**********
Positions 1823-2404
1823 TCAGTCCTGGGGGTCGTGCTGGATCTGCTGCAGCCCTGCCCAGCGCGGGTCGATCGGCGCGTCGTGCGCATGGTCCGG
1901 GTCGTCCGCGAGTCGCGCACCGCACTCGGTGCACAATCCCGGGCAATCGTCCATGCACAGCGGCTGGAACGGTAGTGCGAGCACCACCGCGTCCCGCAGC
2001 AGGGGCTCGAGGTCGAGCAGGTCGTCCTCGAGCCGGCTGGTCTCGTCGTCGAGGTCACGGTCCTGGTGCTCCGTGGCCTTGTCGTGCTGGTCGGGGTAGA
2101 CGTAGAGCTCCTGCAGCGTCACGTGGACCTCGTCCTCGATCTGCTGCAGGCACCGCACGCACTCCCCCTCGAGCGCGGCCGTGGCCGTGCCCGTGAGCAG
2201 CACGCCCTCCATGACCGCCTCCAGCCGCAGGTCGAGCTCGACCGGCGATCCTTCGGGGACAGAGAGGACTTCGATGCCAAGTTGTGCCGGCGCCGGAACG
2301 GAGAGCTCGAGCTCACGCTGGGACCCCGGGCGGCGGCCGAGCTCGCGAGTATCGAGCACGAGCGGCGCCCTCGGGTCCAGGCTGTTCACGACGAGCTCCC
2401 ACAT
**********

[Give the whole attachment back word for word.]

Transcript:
Positions 1823-2404
1823 TCAGTCCTGGGGGTCGTGCTGGATCTGCTGCAGCCCTGCCCAGCGCGGGTCGATCGGCGCGTCGTGCGCATGGTCCGG
1901 GTCGTCCGCGAGTCGCGCACCGCACTCGGTGCACAATCCCGGGCAATCGTCCATGCACAGCGGCTGGAACGGTAGTGCGAGCACCACCGCGTCCCGCAGC
2001 AGGGGCTCGAGGTCGAGCAGGTCGTCCTCGAGCCGGCTGGTCTCGTCGTCGAGGTCACGGTCCTGGTGCTCCGTGGCCTTGTCGTGCTGGTCGGGGTAGA
2101 CGTAGAGCTCCTGCAGCGTCACGTGGACCTCGTCCTCGATCTGCTGCAGGCACCGCACGCACTCCCCCTCGAGCGCGGCCGTGGCCGTGCCCGTGAGCAG
2201 CACGCCCTCCATGACCGCCTCCAGCCGCAGGTCGAGCTCGACCGGCGATCCTTCGGGGACAGAGAGGACTTCGATGCCAAGTTGTGCCGGCGCCGGAACG
2301 GAGAGCTCGAGCTCACGCTGGGACCCCGGGCGGCGGCCGAGCTCGCGAGTATCGAGCACGAGCGGCGCCCTCGGGTCCAGGCTGTTCACGACGAGCTCCC
2401 ACAT